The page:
By Rima Warren ’09
When I came to Geneva as a freshman, I didn't understand the real meaning of a Christian liberal arts education. I saw Geneva as a place where I could develop myself as a business marketing major and find my path to success, but God was planning to turn my perceptions inside out. As I learned about the business world, God used people, places, opportunities and challenges to show me who I am and who I want to become in the context of my community and my world.
During my junior and senior years at Geneva, I had the opportunity to live in City House, an intentional community located in downtown Beaver Falls. Living with eight of my peers in the center of this struggling yet hopeful city gave me a better understanding of what it really means to be a good neighbor—having a willingness to serve and be served.
As part of the community service component of living in City House, I helped children at the Harmony Housing Projects complete their homework once a week. This experience and the relationships formed through it completely changed my perspective and taught me that service has two sides: just as I was taking the time to help them with their homework, these kids were taking the time to open up and share their stories with me. I was reaching out to them, but they were also reaching out to me.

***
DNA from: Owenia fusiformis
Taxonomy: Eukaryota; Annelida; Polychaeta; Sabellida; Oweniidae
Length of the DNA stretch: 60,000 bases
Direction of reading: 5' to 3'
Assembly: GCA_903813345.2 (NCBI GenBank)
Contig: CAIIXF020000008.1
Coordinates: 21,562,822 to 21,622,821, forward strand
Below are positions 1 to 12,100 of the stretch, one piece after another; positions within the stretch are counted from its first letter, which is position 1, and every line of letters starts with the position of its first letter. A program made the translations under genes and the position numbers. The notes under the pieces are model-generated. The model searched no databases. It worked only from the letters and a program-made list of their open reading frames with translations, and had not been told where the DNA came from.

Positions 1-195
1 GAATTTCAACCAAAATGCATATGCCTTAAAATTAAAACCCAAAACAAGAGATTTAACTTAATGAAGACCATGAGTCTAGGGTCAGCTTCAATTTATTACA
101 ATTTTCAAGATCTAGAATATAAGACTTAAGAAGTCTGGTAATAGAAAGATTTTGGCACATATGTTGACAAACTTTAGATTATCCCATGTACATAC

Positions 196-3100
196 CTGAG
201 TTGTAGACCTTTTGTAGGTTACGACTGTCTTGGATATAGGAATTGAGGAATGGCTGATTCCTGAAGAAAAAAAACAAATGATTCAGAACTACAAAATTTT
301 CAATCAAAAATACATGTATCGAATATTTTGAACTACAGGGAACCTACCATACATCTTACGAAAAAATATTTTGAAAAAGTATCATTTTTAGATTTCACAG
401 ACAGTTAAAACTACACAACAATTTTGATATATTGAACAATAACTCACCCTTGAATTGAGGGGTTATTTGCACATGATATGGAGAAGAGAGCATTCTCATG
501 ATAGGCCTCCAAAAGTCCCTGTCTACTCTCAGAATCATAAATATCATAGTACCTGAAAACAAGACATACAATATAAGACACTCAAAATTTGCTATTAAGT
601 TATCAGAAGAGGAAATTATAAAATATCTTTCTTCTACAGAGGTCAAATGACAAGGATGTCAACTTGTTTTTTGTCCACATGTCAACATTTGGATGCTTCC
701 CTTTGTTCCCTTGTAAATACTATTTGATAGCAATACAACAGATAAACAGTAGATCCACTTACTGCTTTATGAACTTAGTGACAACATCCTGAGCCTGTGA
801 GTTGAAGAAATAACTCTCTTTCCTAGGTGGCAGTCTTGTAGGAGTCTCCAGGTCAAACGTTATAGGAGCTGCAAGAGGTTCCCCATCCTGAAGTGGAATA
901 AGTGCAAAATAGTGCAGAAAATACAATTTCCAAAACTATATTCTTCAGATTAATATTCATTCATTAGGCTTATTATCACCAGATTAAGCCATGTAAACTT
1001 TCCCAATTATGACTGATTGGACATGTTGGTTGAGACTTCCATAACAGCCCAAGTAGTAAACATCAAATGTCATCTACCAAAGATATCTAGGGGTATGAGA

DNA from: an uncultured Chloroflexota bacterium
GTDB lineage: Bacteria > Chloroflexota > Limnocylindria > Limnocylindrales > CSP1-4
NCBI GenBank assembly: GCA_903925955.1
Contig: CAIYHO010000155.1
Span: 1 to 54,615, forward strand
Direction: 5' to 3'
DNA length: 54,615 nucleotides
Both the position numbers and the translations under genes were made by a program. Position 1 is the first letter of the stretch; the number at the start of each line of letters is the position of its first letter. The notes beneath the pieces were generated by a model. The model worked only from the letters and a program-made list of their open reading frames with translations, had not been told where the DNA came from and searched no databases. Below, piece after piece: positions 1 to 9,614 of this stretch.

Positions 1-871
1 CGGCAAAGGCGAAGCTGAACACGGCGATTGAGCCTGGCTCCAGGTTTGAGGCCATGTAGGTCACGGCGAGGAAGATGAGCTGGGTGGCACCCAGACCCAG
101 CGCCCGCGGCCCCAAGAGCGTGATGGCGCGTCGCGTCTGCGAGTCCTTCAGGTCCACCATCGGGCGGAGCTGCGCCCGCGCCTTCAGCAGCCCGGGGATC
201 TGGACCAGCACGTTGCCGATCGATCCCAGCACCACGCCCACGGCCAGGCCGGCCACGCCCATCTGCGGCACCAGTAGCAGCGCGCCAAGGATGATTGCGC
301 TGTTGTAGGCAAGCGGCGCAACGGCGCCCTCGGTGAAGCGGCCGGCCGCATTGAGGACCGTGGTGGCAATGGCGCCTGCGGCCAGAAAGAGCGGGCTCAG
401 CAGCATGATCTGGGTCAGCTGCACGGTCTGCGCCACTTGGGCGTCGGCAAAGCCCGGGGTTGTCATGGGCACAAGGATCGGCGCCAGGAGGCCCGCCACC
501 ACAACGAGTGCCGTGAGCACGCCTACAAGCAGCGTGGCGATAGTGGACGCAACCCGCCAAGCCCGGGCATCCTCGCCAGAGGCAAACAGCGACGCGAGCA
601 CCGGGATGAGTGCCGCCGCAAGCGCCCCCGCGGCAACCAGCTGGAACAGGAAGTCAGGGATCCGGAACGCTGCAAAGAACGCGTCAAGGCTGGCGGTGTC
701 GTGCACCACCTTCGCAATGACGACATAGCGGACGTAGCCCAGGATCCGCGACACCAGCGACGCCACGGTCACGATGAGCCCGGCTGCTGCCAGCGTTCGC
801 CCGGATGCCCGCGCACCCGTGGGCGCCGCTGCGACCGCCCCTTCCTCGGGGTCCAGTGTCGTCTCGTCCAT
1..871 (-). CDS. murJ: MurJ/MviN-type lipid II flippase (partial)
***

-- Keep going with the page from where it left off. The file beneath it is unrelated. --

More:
As life in the City House increased my awareness of needs in my own community, Geneva’s chapter of the International Justice Mission (IJM) opened my eyes to needs around the world. After learning the plight of the “invisible children” in Northern Uganda, I was able to spend a weekend in D.C. making lawmakers aware of the children’s existence and lobbying for their survival.
Had I pursued my degree elsewhere, I don't think I would have learned the importance of making service a part of everyday life. In our society, being a business major is all about individual success. At Geneva, education is just another opportunity to honor God and serve other people. Real success isn't about climbing the corporate ladder—it’s about living side by side with my neighbors, whoever and wherever they are.
Psychology students present work at regional conferences annually.